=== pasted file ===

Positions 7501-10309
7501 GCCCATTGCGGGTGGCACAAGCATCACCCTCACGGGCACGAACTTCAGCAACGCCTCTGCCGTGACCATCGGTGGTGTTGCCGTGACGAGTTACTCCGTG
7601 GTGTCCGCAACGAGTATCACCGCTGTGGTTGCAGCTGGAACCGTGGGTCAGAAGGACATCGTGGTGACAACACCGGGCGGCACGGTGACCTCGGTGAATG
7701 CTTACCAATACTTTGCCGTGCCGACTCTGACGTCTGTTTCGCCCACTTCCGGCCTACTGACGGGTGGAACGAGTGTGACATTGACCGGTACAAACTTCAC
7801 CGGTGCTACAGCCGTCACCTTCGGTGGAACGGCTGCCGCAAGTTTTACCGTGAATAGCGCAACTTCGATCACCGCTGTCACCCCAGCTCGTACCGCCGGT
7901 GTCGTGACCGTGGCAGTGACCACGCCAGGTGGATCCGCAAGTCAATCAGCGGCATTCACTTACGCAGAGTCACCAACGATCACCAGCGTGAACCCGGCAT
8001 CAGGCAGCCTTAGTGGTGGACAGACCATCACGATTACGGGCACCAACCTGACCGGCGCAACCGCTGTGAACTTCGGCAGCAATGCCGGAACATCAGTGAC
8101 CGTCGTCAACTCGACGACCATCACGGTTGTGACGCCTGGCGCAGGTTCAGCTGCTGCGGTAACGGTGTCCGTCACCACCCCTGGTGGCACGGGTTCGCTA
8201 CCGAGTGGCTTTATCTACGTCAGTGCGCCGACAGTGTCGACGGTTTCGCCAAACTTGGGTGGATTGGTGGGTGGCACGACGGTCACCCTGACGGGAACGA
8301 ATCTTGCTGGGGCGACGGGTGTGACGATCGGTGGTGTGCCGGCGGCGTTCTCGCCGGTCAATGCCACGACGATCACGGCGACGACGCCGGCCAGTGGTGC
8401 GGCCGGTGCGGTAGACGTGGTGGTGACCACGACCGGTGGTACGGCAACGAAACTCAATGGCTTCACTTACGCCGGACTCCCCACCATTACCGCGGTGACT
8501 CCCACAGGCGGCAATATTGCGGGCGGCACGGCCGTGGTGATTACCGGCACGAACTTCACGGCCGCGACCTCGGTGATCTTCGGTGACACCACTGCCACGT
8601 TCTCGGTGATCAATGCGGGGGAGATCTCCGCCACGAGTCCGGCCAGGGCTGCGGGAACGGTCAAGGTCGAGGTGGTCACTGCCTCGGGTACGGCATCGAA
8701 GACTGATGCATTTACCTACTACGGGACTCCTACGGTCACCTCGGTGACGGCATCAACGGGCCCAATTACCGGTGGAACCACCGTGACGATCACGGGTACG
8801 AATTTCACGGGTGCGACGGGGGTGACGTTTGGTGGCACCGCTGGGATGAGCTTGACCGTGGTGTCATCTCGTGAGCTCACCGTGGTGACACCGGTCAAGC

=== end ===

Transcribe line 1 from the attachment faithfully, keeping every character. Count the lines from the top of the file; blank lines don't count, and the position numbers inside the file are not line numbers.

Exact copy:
Positions 7501-10309